Wow, I wonder how Bommie is able to withstand living with her in-laws, because the cliffhanger of this week’s episodes have us on the edge of the seat, when Daddy and Mama Han announce to have Bommie thrown out of the house. It’s awesome she has In Sang and Yi-ji with her, be it physically or literally, as the siblings immediately form a “wall” around Bommie, as their parents dropped the bomobshell.
Daddy and Mama Han treat Bommie as the instigator of the “strike” of their household employees (or so I infer), as Bommie and In Sang took it upon them to make breakfast as well as do the maintenance of the house, as all the employees take a few days off. As usual, the rich adults never think about the root of the problem, but rather only look at the surface. In Episode 11, Mama Han already has the notion of throwing Bommie out of the house, as long as she fails Tutor Park’s test. Episode 12 strengthens Mama Han’s resolution, as the strike happened, and In Sang joining in the household chores.
Of course, the idea did not just grow in Mama Han’s mind, but Young Na, being a shit-stirrer, add fuel to fire, especially when she found out that Hyun Soo met In Sang late one night. I have no idea why people like Young Na exists, but they apparently do, and are pretty common. She tells Mama Han that getting rid of Bommie is the best, because even if they employ new helpers, they’ll continue to be instigated by Bommie. The adults are getting increasingly ridiculous as they probably realise their offsprings are no longer under their control.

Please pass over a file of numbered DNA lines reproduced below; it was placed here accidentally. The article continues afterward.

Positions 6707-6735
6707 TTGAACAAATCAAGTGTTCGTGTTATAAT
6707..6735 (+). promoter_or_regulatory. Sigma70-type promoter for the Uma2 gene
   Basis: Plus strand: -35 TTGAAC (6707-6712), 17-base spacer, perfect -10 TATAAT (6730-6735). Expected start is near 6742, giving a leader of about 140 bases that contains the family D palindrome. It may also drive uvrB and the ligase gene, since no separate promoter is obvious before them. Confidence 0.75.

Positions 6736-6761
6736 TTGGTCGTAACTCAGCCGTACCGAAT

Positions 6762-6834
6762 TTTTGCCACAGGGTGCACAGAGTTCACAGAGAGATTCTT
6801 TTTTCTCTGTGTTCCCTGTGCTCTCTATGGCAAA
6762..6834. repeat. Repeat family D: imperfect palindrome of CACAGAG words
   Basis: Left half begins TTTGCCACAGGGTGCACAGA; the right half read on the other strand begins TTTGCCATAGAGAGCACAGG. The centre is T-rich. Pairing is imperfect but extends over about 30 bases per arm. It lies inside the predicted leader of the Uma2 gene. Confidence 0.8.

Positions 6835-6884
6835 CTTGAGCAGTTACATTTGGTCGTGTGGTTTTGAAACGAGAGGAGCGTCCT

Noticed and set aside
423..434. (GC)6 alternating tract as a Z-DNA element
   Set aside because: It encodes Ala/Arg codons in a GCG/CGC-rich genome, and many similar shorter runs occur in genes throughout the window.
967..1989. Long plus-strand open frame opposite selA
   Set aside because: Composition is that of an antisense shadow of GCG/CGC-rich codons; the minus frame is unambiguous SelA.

Daddy and Mama Han simply refuse to acknowledge the crux of the problem with their household employees stems from the vaguely written and unfair contract that they gave to the employees. All the helpers, from the butler and his wife, Secretary Lee, to the kitchen helpers whom we finally see, are coerced to sign the contract which offers them no hint of retirement money, and the contract binds them to ridiculous rules and long working hours, which includes always to be on standby (for Secretary Lee and the driver for Mama Han).
With five weeks left, I wonder how the rich adults will learn their lesson, if any is being dished to them. It’s amusing, but at the same time disconcerting, to see how the rich all behaving like control freaks. No wonder Secretary Lee thinks they’re crazy. I do hope the employees and the young ‘uns will succeed in their revolution, though what’s revolution without some bloodshed (of course not literally)? Show is not one that depicts the importance of having moral fibres, but I believe one of the take home message will be: money is not everything.